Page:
Mural Interprets Trust As Core Value In Company
In any relationship, trust is essential if you expect it to grow. Trusting your family, friends, and colleagues, but most importantly trusting yourself.
That was the case for Aaron Dorn, CEO of Nashville’s newest bank for creators, Studio Bank.
When Aaron decided he wanted to start a bank, he was facing odds stacked against him. But he trusted his vision, leaned into his team, and they started to grow.
And boy did they grow. Their team raised 46 million dollars to launch.
I came to really know Aaron during a meeting at The Studio 208, an elite art gallery and consulting firm serving Nashville’s most innovative companies, when we were discussing the art that would be placed in the bank.
He saw my painting, Transition, and immediately connected to the colors and composition. I began to explain the painting, how and why it was created. A short conversation about art is all it took to realize we were on the same page.
It was because of this connection that Aaron trusted me and commissioned me to paint a 46-foot mural in their first branch, located in The Gulch.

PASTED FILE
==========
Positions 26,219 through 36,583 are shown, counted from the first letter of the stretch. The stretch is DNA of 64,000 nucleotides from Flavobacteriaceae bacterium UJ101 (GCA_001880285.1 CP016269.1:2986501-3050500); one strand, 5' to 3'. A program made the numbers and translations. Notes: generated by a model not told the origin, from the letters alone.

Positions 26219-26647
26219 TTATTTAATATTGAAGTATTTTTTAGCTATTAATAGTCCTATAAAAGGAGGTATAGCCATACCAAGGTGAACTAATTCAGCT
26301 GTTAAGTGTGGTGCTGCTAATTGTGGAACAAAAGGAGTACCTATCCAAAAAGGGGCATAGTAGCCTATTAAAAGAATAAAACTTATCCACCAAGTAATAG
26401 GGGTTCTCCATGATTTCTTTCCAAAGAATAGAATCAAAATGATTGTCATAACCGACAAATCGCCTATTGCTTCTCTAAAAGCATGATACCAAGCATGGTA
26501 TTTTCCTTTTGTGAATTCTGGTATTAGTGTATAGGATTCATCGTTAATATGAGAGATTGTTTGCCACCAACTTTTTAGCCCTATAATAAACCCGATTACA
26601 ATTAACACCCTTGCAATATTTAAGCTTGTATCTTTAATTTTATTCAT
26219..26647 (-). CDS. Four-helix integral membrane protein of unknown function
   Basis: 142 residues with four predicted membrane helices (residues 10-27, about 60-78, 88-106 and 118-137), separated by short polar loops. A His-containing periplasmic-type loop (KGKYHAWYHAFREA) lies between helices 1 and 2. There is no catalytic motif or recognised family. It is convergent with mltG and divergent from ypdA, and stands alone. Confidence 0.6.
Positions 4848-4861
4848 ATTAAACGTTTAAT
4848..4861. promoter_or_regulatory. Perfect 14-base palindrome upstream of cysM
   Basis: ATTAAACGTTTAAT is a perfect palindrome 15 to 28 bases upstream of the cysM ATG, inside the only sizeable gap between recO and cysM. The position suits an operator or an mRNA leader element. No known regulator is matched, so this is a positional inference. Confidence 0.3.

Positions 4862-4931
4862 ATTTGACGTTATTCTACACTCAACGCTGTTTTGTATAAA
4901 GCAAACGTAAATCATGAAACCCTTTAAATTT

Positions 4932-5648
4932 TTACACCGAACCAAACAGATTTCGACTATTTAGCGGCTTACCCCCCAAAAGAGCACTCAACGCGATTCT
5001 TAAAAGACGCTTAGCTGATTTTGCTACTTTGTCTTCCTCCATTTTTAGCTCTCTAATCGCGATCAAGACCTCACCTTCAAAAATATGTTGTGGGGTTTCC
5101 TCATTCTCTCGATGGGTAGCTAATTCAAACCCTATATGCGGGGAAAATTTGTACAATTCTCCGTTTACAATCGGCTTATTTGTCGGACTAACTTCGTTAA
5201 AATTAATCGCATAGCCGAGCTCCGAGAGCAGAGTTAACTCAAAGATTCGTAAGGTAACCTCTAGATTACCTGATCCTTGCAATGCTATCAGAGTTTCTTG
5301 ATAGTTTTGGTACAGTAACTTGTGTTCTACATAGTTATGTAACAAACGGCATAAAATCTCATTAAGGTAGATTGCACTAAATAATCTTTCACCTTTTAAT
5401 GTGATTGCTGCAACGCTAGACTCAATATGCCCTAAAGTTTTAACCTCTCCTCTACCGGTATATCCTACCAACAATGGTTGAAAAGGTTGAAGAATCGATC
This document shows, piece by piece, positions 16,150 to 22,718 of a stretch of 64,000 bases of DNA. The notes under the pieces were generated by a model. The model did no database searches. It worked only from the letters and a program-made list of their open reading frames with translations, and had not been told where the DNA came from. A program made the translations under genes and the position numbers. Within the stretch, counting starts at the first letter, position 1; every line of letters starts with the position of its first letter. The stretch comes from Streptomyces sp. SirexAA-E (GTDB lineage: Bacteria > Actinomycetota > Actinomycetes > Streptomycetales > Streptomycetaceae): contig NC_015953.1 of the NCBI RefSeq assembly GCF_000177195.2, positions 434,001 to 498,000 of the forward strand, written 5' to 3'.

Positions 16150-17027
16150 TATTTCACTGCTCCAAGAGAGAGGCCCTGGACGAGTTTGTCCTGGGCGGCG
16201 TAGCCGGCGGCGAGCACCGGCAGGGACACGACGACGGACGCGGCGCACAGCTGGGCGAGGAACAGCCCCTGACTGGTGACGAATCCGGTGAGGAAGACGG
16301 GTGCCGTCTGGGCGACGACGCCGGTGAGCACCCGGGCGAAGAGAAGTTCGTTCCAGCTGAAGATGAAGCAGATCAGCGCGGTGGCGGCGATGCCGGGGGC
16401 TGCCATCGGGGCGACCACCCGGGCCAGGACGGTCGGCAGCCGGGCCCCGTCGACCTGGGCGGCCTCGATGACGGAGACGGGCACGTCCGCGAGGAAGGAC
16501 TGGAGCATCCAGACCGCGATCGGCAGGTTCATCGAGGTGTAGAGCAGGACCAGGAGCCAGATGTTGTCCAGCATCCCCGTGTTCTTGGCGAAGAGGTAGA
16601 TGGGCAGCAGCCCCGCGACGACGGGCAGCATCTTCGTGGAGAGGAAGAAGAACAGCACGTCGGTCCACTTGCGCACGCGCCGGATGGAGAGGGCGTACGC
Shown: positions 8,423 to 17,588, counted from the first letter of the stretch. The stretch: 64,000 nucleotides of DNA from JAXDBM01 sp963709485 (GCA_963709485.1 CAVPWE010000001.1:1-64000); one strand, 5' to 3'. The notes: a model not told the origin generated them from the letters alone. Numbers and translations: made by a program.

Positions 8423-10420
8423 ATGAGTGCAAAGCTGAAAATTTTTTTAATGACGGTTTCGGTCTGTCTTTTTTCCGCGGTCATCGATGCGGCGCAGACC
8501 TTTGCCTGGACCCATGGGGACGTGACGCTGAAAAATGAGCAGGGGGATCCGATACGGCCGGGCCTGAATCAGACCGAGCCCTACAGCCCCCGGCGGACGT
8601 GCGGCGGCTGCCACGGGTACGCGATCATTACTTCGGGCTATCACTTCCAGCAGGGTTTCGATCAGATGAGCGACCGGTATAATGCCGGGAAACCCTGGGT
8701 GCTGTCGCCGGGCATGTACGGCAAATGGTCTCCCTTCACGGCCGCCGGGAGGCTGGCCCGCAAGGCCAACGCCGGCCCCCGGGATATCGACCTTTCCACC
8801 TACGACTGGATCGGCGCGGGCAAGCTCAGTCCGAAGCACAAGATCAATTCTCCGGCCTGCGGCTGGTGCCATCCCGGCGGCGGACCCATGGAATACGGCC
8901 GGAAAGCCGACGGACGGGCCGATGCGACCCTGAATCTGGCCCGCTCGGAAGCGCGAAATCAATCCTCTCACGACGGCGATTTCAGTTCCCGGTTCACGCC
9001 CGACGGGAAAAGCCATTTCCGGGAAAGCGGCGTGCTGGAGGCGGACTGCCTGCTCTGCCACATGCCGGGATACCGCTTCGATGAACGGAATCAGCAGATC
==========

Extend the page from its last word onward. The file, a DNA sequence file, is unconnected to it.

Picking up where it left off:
We discussed the color palette, form, and composition of the piece, but ultimately it was the spirit of the team that influenced the painting.
For a week I painted in their space, day after day meeting more of the team, and interpreting those interactions with paint on the wall.
My mural entitled, Trust, is my interpretation of the team and their story. It’s their spirit, their energy, their joy, and excitement. It’s an interpretation of the leadership Aaron demonstrates.
The most beautiful part of Studio Bank is the story of their team and how they’ve evolved. They are a unique collection of professionals, because they’ve all worked together before at some point in time. Trust is at the core of their company because it’s at the core of their people.
Now they have a 46-foot mural to spark a conversation, create a new connection, and share their story, continuing to build more and more trust within the company and community.
Photo essay by John Partipilo